A very large proportion of City workers have historically come from private schools, and in the period cited, the returns to working in the City have exploded. I would think that this effect accounts for quite a high portion of the increase, and is linked to Matthew's wider point about inequality.

tired and emotional

The problem is that you can't have high levels of social mobility and equality. They are mutually exclusive. So if the Left wants working-class and lower-middle class people to know their place and to always vote Labour it needs to enforce shit schools and shut out the working-class and lower-middle class from better provision. Or they'll go and vote Tory.

Perversely of course the sandalistas whose children are able to cope with lower standards of provision more ably due to higher levels of parental academic support in the home will continue to vote Left for reasons of self-validation (masquarading as principle) despite the crappy outcomes thusly guaranteed for those of lower socio-economic class.

How caring and sharing it is to be left-wing.

Luis Enrique

The problem is that you can't have high levels of social mobility and equality. They are mutually exclusive.

That is wrong. For a start, if you have highly levels of equality, social mobility is simply less of a concern. But to be precise, if you define mobility as, say, the percentage of individuals born into the poorest households who go on to be in the higher income brackets, you can have high rates of mobility no matter how shallow the gradient. In fact you could make the case that shallower gradients make mobility easier (a less demanding climb) so rather than being mutually exclusive with equality, mobility may actually be increasing in it.

tired and emotional

Luis, I am not sure I agree that high levels of equality are more important than social mobility (and therefore the latter becomes less of a concern if the former is high). That seems to imply an equality of outcome scenario rather than an equality of opportunity one.

Perhaps I should have said: High levels of social mobility and high levels of equality are mutually exclusive in a free society.


"Equality" is a treacherous word.
I think we need to have extra words for what is meant by each 'flavour' of equality (Like the five Greek words for love).

i.e. Equality under the Law - absolutely desirable, this is mostly abused by the rich and the powerful to escape punishment.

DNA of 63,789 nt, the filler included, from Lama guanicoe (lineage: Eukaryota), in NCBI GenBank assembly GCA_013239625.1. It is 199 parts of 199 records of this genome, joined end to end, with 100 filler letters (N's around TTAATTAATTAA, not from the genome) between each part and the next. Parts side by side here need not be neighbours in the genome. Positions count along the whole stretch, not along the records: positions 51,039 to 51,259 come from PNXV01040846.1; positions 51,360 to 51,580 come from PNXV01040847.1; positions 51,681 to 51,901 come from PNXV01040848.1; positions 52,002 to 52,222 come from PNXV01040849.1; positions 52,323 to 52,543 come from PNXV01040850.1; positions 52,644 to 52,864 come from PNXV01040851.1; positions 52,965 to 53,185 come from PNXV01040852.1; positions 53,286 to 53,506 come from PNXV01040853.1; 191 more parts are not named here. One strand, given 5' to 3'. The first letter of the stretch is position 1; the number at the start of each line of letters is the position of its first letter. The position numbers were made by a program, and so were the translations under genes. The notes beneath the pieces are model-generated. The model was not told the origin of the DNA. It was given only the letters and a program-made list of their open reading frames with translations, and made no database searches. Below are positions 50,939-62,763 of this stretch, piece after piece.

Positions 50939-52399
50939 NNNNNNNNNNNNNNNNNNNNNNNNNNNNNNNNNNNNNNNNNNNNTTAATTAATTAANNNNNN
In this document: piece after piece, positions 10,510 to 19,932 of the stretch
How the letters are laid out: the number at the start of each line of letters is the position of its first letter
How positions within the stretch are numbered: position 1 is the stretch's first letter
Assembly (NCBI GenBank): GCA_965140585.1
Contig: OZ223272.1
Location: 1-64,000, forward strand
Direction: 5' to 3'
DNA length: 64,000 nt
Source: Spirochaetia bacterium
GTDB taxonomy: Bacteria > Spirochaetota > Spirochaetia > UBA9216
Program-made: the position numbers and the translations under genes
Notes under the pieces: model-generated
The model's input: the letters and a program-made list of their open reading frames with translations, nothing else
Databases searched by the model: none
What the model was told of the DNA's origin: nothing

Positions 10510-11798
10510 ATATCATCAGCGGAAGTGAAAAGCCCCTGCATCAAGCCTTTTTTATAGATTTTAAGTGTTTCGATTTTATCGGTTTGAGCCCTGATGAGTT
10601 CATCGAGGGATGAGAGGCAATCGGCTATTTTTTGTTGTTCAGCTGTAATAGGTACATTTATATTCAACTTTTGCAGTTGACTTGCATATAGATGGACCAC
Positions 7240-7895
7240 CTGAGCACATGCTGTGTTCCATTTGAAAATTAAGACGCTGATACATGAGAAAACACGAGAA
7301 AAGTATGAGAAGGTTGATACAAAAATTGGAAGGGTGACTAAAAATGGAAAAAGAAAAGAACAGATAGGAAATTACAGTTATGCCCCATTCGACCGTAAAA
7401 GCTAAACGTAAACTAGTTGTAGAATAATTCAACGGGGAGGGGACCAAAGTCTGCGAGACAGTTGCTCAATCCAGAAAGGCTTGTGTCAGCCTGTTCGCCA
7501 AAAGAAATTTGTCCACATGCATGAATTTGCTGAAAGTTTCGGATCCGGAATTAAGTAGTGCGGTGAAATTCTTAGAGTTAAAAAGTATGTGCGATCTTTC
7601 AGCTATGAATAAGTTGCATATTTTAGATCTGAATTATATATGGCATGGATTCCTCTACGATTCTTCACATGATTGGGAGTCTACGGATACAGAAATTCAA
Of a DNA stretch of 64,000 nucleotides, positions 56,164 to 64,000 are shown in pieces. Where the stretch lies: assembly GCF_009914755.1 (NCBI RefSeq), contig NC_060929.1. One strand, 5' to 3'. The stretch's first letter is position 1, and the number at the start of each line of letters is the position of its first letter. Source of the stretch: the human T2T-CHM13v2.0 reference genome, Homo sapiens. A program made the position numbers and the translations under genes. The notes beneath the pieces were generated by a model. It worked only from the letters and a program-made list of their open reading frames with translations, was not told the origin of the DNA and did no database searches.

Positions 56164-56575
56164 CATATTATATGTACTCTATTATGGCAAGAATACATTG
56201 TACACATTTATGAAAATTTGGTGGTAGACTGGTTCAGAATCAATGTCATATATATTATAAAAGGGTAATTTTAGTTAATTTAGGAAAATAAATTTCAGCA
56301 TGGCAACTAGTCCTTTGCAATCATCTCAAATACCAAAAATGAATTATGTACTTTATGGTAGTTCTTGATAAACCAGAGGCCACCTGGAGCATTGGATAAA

Equal Rights - I think this argument has been won for a long time. All the 'isms' are rightly scorned. Positive discrimination should be avoided though.

However, for this discussion, the following 'flavours' of "Equality" are key:

Equality of Opportunity - most desirable, though ultimately unachievable, unless you prevent rich parents from providing for their own children. This is all about allowing potential to be realised, and is a good thing.

Equality of Outcome - also ultimately unachievable (in a free society) and not desirable; incentives matter, working smarter should be rewarded more than working harder. Grade A*'s for all help no-one.

I would argue that Equality of Opportunity, though ultimately unachievable is the important "Equality" in education.

Better, cheaper, even specialised schools with choice for all.
It is my belief that only the free market can deliver this.


but ... didn't you recently highlight research about trendy lefties sending their children to poor inner city comprehensives, and them doing very well in contrast to their oik classmates?

Just because everyone goes to the same school doesn't mean they get the same education, as Ortega is implying I think. Parental influence is huge, and as a parent I can confirm its huge in my house. Any correlations between school type and outputs are problematic because a "school" is not an average but a wide collection of individuals.


"the abolition of grammar schools opened up a new market for them"

To my state grammar peers in the 60s, public schools were for rich kids who couldn't pass the 11+.

By strange chance now the local public school in my home town has pretty much doubled its capacity. Comprehensives saved them.

Re Edward Spalton's remarks about the councillor not wanting working class kids to get good jobs and then vote Tory. This was a real Left concern in that Golden Age of the 50s and early 60s. The book "Education and the Working Class", by Brian Jackson and Dennis Marsden, is an inquiry into the then-issue of the clever working class child going to grammar school.


The fact that they'd get a good education, and that previously "middle-class" careers would be opened up to them, was a given. No, the question was - how would this affect their working-class identity ?

People worried about that sort of thing in those days. Luxury !


The logic of 'graduate taxes' is that you pay more in tax because of your are well educated, independently of your income. So will we see a public school tax for old pupils? Or a tax discount for the less-well educated?


"because you are well-educated..."

I'd like a tax discount for making errors when posting.